Opel Admiral B

Sunday 1 September 2013
The Admiral "B" was introduced just in time for the Geneva Motor Show in March 1969 together with the new Kapitän and Diplomat. While the Kapitän was discontinued after May 1970, the Admiral and Diplomat survived until 1977. They were replaced by the smaller Opel Senator in 1978.
The new model shared its 2,845 mm (112.0 in) wheelbase with the previous Admiral, but the Admiral "B"'s overall length of 4,907 mm (193.2 in) was 31 mm (1.2 in) shorter than that of the Admiral A. The stylish body came with American flair both on the outside and on the interior but this, especially in respect of the dashboard that confronted the driver, was at the cost of functionality. The design which could be presented in 1969 as flamboyant and futuristic was not in keeping with the more restrained mood that took hold in Germany in the mid-1970s as fuel costs rose following the 1973 oil price shocks. The Admiral "B" was fitted with a De Dion rear-axle which greatly improved road holding, but made the cars costly to manufacture when compared with the simpler suspension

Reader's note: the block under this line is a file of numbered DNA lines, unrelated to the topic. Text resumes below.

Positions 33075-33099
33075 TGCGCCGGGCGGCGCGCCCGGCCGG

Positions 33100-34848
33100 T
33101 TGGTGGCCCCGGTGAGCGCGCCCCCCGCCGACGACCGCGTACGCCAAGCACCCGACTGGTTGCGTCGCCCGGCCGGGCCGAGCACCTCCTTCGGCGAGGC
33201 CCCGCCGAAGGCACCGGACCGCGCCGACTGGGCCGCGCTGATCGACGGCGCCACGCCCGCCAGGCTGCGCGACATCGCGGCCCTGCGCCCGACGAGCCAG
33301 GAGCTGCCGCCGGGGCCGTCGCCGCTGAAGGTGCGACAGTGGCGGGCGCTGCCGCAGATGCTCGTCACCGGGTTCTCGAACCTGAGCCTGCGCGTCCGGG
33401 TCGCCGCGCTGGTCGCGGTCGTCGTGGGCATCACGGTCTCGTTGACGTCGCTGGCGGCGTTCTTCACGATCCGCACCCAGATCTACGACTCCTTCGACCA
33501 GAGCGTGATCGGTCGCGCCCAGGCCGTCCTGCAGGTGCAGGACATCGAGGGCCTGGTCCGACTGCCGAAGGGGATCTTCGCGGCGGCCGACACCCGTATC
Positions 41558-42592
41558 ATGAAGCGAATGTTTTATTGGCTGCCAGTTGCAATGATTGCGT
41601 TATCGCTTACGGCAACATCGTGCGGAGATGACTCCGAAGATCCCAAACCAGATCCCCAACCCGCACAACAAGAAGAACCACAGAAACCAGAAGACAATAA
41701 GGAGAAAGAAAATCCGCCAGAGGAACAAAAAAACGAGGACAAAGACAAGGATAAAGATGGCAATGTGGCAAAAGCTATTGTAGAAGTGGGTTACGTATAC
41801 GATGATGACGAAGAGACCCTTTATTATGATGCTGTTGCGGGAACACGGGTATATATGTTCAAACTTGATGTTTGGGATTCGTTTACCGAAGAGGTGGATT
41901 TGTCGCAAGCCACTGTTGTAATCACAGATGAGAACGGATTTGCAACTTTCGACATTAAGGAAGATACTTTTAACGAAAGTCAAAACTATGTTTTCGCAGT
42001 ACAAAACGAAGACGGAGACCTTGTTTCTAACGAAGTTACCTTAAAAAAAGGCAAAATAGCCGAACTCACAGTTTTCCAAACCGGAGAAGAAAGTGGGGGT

arrangements on the previous model. It also greatly reduced the space available in the boot/trunk, which was something customers might notice even before asking for a test drive.
The manual four speed transmission was carried over from the previous model, but customers opting for automatic transmission no longer had to contend with the General Motors two speed Powerglide system which had originally been conceived for cars with much larger and less stressed US style engines. The Admiral B was offered with a three speed "Strasburg" automatic transmission.

Technical data:
- engine: V6
- capacity: 2800 cc
- horsepower: 165 HP
- gearbox: 4+1
- top speed: 185 km/h

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